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Understanding Hyperopia or Farsightedness

Breaking Down One Common Eye Condition

When a person’s eyeball is not perfectly round, and instead, is shorter in one direction, then their ability to focus will be impaired, and conditions such as farsightedness can occur.

Diagram of Hyperopia, or Farsightedness

Farsightedness or Hyperopia

In the condition of hyperopia, the focus of light falls behind a person’s retina, due to an imbalance in the roundness of the eyeball itself, which is shorter than it is round in one direction. As a direct result, a person suffering from hyperopia experiences fuzzy vision concerning objects up close, while they remain able to see objects in the distance quite clearly.

As in the case of myopia, or nearsightedness, corrective treatments are available, and include refractive surgery on the intensive side, and contact lenses or glasses on the other end of the spectrum.

In cases of hyperopia, a person’s eye has to work to adjust focus concerning objects that are physically closer. This happens because the image they are looking at technically forms behind a person’s retina. While the subject’s eye is able to adjust to focus on objects that appear closer, the effort that is required of them in doing this is more than the average person. And this added effort leads to conditions including headaches, fatigue — all while the image itself becomes blurry.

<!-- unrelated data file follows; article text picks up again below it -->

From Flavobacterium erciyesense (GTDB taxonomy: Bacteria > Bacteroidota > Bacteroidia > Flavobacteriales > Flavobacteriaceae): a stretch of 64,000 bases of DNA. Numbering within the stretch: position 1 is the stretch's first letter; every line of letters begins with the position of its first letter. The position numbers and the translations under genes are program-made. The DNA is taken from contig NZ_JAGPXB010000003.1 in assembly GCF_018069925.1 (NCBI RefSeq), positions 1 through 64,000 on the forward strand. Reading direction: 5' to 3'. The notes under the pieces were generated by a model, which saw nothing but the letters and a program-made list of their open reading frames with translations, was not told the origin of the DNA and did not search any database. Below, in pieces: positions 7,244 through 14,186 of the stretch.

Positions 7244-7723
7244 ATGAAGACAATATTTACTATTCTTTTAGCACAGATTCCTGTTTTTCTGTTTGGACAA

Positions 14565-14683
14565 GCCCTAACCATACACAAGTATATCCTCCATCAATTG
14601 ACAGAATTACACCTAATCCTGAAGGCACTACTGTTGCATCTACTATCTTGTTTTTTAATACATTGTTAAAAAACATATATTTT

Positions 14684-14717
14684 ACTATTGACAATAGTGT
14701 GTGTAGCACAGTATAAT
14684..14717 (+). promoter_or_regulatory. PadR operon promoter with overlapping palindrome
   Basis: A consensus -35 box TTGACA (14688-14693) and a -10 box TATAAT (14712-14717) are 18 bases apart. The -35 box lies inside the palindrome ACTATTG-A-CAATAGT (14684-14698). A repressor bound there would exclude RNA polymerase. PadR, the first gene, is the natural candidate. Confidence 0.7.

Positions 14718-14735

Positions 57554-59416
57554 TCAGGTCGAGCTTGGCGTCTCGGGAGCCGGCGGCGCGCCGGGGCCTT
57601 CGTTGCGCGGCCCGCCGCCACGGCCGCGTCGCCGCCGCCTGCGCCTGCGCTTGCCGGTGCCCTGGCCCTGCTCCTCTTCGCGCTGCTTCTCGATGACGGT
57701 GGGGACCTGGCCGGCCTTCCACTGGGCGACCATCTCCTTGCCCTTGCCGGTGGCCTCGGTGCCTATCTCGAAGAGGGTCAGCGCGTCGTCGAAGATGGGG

Another possible cause of farsightedness happens when the eye itself is not quite powerful enough in terms of its ability to focus on an object. Corrective lenses are convex in nature. Fatigue ensues because the human eye was not designed to remain actively engaged on a constant basis, which is exactly the condition in hyperopia.

 

[Diagram Via: essilor.com.au]

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